This year has been a hilly one for me in the mental health department. I've always been an emotionally charged, anxious, and kind of moody person. I've also proclaimed myself a writer at 12 years old. I've always reasoned that creative people are just more emotional. I never had, or had reason, to use the descriptive of "depressed" until this past year. I can't explain why, but in the Spring of 2015, something hit.
A swarm of grey clouds moved in and I couldn't push through them.
At first, I thought I was overworked, overtired and burnt out. This is what happens when you work full-time, run music events, write part-time and bartend. I was just tired, I thought. I would snap out of it. A couple good nights of sleep would change everything. A couple more months passed, and then sleep was the only thing I would look forward to. Well, sleeping and drinking. All of a sudden, I was like a walking Drake song, wearing less and going out more, but not in a fun sexy way. Drinking a bottle of wine was the only thing that made me the happy, crass, joke-cracking person I once was. I was taking Advil Nighttime to guarantee me 10 hours of sleep. I was asking the universe how it had the gall to let me wake up and live another day of this shit. I was drinking (and drinking and drinking) to try and feel like my happy old self again.
Over the next few months, my parents and an ex both separately accused me of drinking too much. "I work in advertising!" I exclaimed.
"No one would ever question Don Draper about his habits." I would joke.
But let's be real, everyone should have been questioning Don Draper about his habits. When I drank, I could have fun again. I had the confidence to engage with dudes who wound up using me and treating me like dirt. To be fair, at the time, that's the only way I wanted to be treated. Because, then when I woke up full of self loathing, I had a reason to feel that way.
It's so cliche to actually write this down because I feel it's a story that has been told a thousand times before. And it has. My situation doesn't make me unique. It was a vicious cycle, one that anyone caught in a downward spiral would recognize.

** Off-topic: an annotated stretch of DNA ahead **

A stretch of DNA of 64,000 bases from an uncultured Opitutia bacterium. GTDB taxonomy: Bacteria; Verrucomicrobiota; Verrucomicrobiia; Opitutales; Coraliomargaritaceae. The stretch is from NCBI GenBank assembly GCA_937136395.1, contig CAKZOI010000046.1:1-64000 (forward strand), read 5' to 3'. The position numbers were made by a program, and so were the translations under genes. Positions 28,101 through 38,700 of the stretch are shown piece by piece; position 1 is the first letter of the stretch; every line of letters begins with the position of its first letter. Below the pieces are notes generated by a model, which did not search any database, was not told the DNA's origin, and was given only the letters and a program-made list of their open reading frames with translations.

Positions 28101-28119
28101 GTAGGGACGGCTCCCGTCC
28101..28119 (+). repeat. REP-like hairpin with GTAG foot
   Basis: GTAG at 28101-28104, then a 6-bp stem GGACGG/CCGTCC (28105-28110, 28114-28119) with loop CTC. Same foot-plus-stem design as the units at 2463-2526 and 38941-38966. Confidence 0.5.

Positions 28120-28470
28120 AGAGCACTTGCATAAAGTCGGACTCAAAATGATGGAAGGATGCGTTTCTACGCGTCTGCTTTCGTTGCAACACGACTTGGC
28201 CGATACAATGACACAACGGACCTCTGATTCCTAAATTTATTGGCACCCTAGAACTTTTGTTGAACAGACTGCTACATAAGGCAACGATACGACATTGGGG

Surprisingly, not many people noticed. I was good at keeping it together, smiling and wise cracking when I was with family or friends for a couple of hours at a time. The only people who questioned it were a couple of my coworkers who had to deal with my zombie-like personality for eight hours a day, five days a week. Some questioned where the kind-of introverted but sunny person they hired a few months back had gone. I would shrug, thank them for their concern and give an excuse that I was just overtired, because we all know what it's like, right? Right?
Then sticky summer rolled around. There were some wins in these months, but there were losses that darkened the grey cloud even more, including the loss of my beloved grandmother, my Nanny, who was probably my most favorite person in the entire world. Even in my 20s' I could lay my head on her lap as she talked to me. And she was one of the few people who would have understood what I had been going through if I had the courage to open up to her.
A week before my Nanny's funeral and — ironically — the wedding of two of my best friends, I knew I had to get my shit together and went to get my hair done. It was mangy and overgrown.I knew a lot of dye and a lot of thinning and trimming would be needed to bring the mess back to life.